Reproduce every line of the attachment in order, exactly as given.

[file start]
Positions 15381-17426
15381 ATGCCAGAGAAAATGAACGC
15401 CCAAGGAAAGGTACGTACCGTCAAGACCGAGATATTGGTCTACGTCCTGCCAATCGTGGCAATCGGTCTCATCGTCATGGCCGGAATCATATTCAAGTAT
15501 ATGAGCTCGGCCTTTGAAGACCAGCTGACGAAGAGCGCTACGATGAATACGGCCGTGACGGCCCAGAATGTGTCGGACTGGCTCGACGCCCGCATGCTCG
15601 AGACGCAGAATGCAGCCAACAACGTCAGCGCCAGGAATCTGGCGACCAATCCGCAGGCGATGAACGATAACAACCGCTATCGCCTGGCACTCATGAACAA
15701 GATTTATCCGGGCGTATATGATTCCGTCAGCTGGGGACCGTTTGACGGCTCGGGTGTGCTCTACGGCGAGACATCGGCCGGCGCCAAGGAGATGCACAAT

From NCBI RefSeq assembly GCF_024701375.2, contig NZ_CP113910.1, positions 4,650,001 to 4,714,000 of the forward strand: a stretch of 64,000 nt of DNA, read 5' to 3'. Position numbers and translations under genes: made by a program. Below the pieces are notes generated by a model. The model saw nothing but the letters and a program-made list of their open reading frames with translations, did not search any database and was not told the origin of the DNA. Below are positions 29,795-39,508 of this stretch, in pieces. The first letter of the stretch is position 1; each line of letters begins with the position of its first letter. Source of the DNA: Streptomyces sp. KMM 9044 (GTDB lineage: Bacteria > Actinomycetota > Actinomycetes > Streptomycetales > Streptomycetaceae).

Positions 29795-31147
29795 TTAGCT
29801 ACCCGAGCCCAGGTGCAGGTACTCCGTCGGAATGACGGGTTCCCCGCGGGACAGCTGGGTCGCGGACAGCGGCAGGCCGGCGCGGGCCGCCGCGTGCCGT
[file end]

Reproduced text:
Positions 15381-17426
15381 ATGCCAGAGAAAATGAACGC
15401 CCAAGGAAAGGTACGTACCGTCAAGACCGAGATATTGGTCTACGTCCTGCCAATCGTGGCAATCGGTCTCATCGTCATGGCCGGAATCATATTCAAGTAT
15501 ATGAGCTCGGCCTTTGAAGACCAGCTGACGAAGAGCGCTACGATGAATACGGCCGTGACGGCCCAGAATGTGTCGGACTGGCTCGACGCCCGCATGCTCG
15601 AGACGCAGAATGCAGCCAACAACGTCAGCGCCAGGAATCTGGCGACCAATCCGCAGGCGATGAACGATAACAACCGCTATCGCCTGGCACTCATGAACAA
15701 GATTTATCCGGGCGTATATGATTCCGTCAGCTGGGGACCGTTTGACGGCTCGGGTGTGCTCTACGGCGAGACATCGGCCGGCGCCAAGGAGATGCACAAT

From NCBI RefSeq assembly GCF_024701375.2, contig NZ_CP113910.1, positions 4,650,001 to 4,714,000 of the forward strand: a stretch of 64,000 nt of DNA, read 5' to 3'. Position numbers and translations under genes: made by a program. Below the pieces are notes generated by a model. The model saw nothing but the letters and a program-made list of their open reading frames with translations, did not search any database and was not told the origin of the DNA. Below are positions 29,795-39,508 of this stretch, in pieces. The first letter of the stretch is position 1; each line of letters begins with the position of its first letter. Source of the DNA: Streptomyces sp. KMM 9044 (GTDB lineage: Bacteria > Actinomycetota > Actinomycetes > Streptomycetales > Streptomycetaceae).

Positions 29795-31147
29795 TTAGCT
29801 ACCCGAGCCCAGGTGCAGGTACTCCGTCGGAATGACGGGTTCCCCGCGGGACAGCTGGGTCGCGGACAGCGGCAGGCCGGCGCGGGCCGCCGCGTGCCGT